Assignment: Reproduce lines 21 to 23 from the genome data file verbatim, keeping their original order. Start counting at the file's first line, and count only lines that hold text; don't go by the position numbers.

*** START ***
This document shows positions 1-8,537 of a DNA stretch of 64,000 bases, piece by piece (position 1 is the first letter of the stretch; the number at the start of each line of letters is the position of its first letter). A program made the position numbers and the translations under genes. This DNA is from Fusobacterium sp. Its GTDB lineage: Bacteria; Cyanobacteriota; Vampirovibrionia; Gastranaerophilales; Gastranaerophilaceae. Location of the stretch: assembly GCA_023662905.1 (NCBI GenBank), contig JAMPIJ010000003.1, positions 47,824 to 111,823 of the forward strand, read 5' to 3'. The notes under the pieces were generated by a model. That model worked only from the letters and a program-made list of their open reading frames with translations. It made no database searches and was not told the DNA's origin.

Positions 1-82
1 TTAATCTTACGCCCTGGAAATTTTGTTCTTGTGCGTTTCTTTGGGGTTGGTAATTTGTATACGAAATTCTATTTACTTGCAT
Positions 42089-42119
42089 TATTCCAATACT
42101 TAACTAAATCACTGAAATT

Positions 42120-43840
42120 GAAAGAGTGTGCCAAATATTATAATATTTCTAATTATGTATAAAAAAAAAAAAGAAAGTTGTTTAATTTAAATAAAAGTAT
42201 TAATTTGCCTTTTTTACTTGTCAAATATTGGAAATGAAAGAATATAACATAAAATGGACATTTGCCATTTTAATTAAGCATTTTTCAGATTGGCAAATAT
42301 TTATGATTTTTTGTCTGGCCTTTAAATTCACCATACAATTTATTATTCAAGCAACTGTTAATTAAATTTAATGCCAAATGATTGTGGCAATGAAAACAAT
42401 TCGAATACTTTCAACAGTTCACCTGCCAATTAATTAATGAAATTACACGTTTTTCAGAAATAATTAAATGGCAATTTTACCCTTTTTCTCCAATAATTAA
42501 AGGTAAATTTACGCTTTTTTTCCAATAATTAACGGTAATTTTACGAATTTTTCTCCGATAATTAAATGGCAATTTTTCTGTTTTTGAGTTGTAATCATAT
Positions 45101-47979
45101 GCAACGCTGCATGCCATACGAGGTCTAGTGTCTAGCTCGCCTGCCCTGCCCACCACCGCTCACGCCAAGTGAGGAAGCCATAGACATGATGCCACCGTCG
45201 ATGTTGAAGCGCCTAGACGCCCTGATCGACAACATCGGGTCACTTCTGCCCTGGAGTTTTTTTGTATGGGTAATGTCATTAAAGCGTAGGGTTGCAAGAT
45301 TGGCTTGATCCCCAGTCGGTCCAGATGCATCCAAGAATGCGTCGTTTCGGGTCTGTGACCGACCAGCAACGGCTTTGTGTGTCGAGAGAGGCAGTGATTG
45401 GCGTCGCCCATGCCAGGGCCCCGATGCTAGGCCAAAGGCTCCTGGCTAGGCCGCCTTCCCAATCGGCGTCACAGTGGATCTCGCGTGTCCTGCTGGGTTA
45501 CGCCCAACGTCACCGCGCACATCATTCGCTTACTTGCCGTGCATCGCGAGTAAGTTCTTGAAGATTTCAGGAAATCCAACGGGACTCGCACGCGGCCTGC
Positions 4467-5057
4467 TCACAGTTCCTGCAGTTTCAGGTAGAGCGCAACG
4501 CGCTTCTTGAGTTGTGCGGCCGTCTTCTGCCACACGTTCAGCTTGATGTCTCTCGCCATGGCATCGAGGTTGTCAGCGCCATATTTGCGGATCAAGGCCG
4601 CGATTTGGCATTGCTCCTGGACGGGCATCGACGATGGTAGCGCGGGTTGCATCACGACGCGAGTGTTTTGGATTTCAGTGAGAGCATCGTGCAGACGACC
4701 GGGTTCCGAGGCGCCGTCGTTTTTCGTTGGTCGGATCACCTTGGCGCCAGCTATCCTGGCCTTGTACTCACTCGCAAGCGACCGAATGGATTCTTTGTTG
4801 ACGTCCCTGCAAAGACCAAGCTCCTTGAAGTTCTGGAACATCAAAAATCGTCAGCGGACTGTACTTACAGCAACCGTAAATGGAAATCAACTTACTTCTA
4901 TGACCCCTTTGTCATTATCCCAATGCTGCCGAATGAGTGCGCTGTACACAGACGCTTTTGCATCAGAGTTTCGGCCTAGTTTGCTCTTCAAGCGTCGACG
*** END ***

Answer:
4501 CGCTTCTTGAGTTGTGCGGCCGTCTTCTGCCACACGTTCAGCTTGATGTCTCTCGCCATGGCATCGAGGTTGTCAGCGCCATATTTGCGGATCAAGGCCG
4601 CGATTTGGCATTGCTCCTGGACGGGCATCGACGATGGTAGCGCGGGTTGCATCACGACGCGAGTGTTTTGGATTTCAGTGAGAGCATCGTGCAGACGACC
4701 GGGTTCCGAGGCGCCGTCGTTTTTCGTTGGTCGGATCACCTTGGCGCCAGCTATCCTGGCCTTGTACTCACTCGCAAGCGACCGAATGGATTCTTTGTTG